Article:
Volume 29, Issue 2 ,2007

Education in stroke prevention: Efficacy of an educational counselling intervention to increase knowledge in stroke survivors
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By Theresa Green, Eryka Haley, Michael Eliasziw and Keith Hoyte


Abstract

Background: Motivational interviewing and stages of change are approaches to increasing knowledge and effecting behavioural change. This study examined the application of this approach on stroke knowledge acquisition and changing individual lifestyle risk factors in an outpatient clinic.

Methods: RCT in which 200 participants were allocated to an education-counselling interview (ECI) or a control group. ECI group participants mapped their individual risk factors on a stage of change model and received an appointment to the next group lifestyle class. Participants completed a stroke knowledge questionnaire at baseline (T1), post-appointment, and three months (T3) post-appointment. Passive to active changes in lifestyle behaviour were self-reported at three months.

Results: There was a statistically significant difference between groups from T1 toT3 in stroke knowledge (p< 0.001). While there was a significant shift from a passive to active stage of change for the overall study sample (p<0.000), there was no significant difference between groups on the identified risk factors.

Conclusions: Although contact with patients in ambulatory clinical settings is limited due to time constraints, it is still possible to improve knowledge and initiate lifestyle changes utilizing motivational interviewing and a stage of change model. Stroke nurses may wish to consider these techniques in their practice setting.



Brain Tumour Foundation Award 2007 Glomus jugulare tumours: Are they really so benign?
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By Wendy Blackburn, Grace Leung and Catherine Morash


Abstract

Glomus jugulare tumours are rare, hypervascular and usually benign tumours involving the skull base. Diagnosis can be significantly delayed due to the slow and insidious clinical presentation. The primary manifestations involve auditory and lower cranial nerve deficits. Treatment options may include surgery, radiation and embolization. Surgery is the optimal treatment modality, but is not without serious potential complications. These complications are linked to the location and vascular nature of the tumour. Glomus jugulare tumours present a significant diagnostic and management challenge to all members of the health care team.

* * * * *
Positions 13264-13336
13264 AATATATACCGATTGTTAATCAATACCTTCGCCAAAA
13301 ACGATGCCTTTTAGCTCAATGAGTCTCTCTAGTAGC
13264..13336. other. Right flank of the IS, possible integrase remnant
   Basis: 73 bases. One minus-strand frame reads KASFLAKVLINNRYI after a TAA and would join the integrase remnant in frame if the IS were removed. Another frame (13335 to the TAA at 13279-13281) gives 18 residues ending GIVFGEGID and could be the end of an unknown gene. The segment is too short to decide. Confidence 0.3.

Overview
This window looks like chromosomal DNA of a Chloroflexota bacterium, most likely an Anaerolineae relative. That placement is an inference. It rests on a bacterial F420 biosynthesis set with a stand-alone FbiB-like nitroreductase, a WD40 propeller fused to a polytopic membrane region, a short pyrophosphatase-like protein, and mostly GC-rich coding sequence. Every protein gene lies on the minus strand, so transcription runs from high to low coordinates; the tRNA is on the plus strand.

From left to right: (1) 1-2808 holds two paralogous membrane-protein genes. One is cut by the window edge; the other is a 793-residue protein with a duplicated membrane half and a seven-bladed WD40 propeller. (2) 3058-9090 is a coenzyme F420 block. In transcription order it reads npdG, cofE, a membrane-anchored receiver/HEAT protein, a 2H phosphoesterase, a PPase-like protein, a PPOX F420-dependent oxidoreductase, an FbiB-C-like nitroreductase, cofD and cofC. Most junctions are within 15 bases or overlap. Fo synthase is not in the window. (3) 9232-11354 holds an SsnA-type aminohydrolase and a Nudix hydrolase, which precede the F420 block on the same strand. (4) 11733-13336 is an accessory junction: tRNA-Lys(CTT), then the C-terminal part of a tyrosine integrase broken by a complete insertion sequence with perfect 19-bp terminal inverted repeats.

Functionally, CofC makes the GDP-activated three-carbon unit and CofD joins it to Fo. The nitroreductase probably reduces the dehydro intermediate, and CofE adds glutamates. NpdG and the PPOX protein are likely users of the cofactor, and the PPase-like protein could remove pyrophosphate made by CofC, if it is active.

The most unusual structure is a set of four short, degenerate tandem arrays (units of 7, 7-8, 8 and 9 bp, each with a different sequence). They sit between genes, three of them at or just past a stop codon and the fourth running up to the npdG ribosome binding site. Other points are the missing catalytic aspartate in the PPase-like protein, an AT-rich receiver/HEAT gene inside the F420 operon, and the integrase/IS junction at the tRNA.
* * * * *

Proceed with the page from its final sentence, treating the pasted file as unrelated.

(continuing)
Barriers and facilitators to caring for individuals with stroke in the community: The family’s experience
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By Carole L. White, Nicol Korner-Bitensky, Nathalie Rodrigue, Christina Rosmus, Rosa Sourial, Sylvie Lambert and Sharon Wood-Dauphinee


Abstract

Purpose: This project explored caregivers’ perceptions regarding the barriers and facilitators to undertaking the post-stroke caregiving role, particularly as related to the health care system, with the ultimate goal of identifying potential strategies that would assist families in successfully undertaking the role.

Method: A qualitative study consisting of focus groups and individual interviews with caregivers of persons with stroke. Participants were asked about their needs in managing the care of their family member and the factors that facilitated and/or hindered the transition to the home and influenced them in maintaining their role.

Results: Information from 14 caregiver participants identified the following as primary barriers to undertaking and maintaining the caregiving role: lack of collaboration with the health care team, the intensity of the caregiving role, the negative impact on the caregiver, and the lack of community support for the caregiving role. Caregivers identified the following factors as facilitative: coordination of care, progress of the patient towards normalcy, mastery of the caregiving role, supportive social environment, and accessible communityresources.

Discussion and conclusions: The results indicate there are facilitators that caregivers perceive as important both to undertaking and to sustaining the caregiving role. Consideration of these results in the design of interventions may lead to more effective interventions to support caregivers in undertaking and continuing in the caregiver role.

Key words: family caregiving, stroke, facilitators, barriers, health care system, interventions